Robert Joseph Bandoni
Professor Emeritus Robert (Bob) Joseph Bandoni passed away peacefully on May 18, 2009 at Mountain View Manor Extended Care Unit in Ladner, B.C. Bob was born November 9, 1926 in Weeks, Nevada to Giuseppe and Albina Bandoni, and graduated from high school in Hawthorne, Nevada. He earned degrees from the University of Nevada at Reno and the University of Iowa before joining the faculty of the Department of Botany at the University of British Columbia in 1958. Following his retirement from the Botany Department in 1989. Bob maintained an active presence both within the Botany Department and in the wider mycological community. He is survived by wife Alice-Ann (Webb) of 20 years, daughter Susan (Thomas) Muench of Geneseo, New York, stepsons Danai (Angela) Bisalputra and Rabin Bisalputra, and sisters Margaret McGhie of Nevada, Evelyn Smith of Illinois, and Mary (Frank) Fahrenkopf of Virginia. Predeceased by wife Inger (Van Nostrand) of 30 years, and siblings Estelle Perry, Grace Bandoni and Alfred Bandoni.
A celebration of Bob’s life will be scheduled for September. Condolences can be expressed on line at www.deltafuneral.ca. In lieu of flowers, please send contributions to the Delta Hospital Foundation (5800 Mountain View Blvd., Delta, B.C., V4K 3V6, or www.deltahospital.com).
As a biologist, Bob was drawn to strange, diverse, and inconspicuous basidiomycete fungi. He was both a superb naturalist and an attentive scientist. By searching in places where no one else looked, he found many of the ‘duck-billed platypuses’ of the fungal world, fungi with astonishing and unexpected combinations of characters that helped reveal patterns of early fungal evolution (Bandoni and Oberwinkler 1981; Oberwinkler et al. 1990).
Bob specialized in the Tremellales, and Jack Maze recalled:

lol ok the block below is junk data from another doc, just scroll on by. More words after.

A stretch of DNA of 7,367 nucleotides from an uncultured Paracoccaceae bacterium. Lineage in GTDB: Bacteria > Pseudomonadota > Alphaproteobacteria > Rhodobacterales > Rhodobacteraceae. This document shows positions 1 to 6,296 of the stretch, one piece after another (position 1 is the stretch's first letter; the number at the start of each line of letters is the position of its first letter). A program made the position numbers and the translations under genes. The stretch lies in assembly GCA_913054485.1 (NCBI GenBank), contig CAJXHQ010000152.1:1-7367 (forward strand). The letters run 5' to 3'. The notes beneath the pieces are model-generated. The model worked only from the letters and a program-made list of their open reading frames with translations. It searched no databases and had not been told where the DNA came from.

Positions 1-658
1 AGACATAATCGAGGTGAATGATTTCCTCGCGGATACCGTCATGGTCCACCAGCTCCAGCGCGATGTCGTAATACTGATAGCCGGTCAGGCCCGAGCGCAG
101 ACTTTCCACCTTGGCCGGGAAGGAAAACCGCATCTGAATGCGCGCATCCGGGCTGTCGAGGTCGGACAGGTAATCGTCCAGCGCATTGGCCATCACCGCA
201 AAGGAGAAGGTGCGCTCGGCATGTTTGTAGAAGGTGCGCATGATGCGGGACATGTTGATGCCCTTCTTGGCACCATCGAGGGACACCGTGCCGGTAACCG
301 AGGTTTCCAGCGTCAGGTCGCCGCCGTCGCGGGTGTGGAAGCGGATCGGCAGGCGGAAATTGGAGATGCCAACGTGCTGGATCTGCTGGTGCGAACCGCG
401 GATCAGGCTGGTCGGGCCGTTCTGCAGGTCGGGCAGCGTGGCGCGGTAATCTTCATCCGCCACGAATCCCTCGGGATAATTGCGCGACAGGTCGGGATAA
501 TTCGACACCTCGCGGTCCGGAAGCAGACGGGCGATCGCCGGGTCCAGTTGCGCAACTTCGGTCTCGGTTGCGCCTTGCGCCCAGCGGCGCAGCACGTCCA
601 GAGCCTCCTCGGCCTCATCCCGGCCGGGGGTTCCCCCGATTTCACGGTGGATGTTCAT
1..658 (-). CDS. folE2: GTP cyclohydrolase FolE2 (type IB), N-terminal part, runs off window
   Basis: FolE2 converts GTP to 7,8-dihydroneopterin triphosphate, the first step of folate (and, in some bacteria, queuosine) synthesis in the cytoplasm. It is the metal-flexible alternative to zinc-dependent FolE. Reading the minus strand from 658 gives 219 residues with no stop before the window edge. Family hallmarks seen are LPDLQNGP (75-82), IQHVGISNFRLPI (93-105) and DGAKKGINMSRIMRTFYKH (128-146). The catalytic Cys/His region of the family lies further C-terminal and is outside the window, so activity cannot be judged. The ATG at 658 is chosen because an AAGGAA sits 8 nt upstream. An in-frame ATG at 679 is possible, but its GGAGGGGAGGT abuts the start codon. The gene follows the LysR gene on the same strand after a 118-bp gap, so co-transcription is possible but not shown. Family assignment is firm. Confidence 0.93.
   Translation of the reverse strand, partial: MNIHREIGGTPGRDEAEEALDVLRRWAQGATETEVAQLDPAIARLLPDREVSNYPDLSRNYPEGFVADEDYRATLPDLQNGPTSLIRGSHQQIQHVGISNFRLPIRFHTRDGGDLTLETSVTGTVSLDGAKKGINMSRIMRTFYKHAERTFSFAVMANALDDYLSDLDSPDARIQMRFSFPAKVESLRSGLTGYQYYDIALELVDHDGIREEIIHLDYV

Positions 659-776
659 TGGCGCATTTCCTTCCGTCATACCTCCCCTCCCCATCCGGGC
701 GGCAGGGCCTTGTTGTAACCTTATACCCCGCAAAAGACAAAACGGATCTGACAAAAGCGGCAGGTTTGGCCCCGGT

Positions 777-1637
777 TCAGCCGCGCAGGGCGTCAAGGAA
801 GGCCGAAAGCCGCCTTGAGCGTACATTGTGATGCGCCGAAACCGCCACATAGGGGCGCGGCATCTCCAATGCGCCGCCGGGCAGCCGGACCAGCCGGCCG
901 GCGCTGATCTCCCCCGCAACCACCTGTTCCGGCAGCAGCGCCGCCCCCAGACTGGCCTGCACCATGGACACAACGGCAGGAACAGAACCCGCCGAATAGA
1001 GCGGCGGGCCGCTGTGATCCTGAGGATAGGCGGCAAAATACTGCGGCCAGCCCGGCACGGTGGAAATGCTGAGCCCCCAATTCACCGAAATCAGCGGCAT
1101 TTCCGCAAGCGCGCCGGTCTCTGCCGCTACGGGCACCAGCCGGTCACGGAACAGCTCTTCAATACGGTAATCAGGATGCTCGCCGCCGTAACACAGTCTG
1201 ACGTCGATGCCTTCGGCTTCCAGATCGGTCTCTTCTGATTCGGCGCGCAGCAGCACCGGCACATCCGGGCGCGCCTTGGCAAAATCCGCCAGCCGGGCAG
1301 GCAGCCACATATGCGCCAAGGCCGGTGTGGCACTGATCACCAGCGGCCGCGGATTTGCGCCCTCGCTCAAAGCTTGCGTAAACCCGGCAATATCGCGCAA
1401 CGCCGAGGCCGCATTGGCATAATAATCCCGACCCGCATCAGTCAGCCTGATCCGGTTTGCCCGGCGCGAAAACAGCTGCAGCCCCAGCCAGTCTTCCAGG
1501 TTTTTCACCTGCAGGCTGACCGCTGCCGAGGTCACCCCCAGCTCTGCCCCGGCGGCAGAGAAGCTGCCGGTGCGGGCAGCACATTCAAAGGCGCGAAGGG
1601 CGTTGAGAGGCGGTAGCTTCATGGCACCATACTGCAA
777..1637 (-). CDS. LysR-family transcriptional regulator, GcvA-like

I first became aware of Bob while taking a course in Mycology at U. Wash. from Dan Stuntz. When we got to the Tremellales, Dan and one of his students, Hugh Klett, spent a great deal of time praising Bob Bandoni and the quality of his work. Thus when I arrived at UBC in 1968 I was quite excited to realize I'd get to meet Bob. I did and my first thought was, "Geez, he's old." Bob then was in his early 40s but I was a mere kid of 31, an age at which anyone over 35 was suspected of having ridden in on a glacier. It was always pleasant to encounter Bob. In the hall, he could extract the glumness from a typical day in academia with humor or just an irrevant comment, often in more colorful language than is commonly heard in the halls of academe. In meetings, Bob's comments, while rare, were also a pleasure to hear, and were often useful. He usually kept his own council in meetings, aside from private remarks on various things, some of them germane to the meeting. But when necessary he had the ability to use a few pithy remarks to place a discussion in perspective, usually in the context of what was being discussed was a waste of time and, if the ideas presented were carried out, would be an even greater waste of time. These opinions were based on a combination of knowledge and experience, things at which Bob excelled.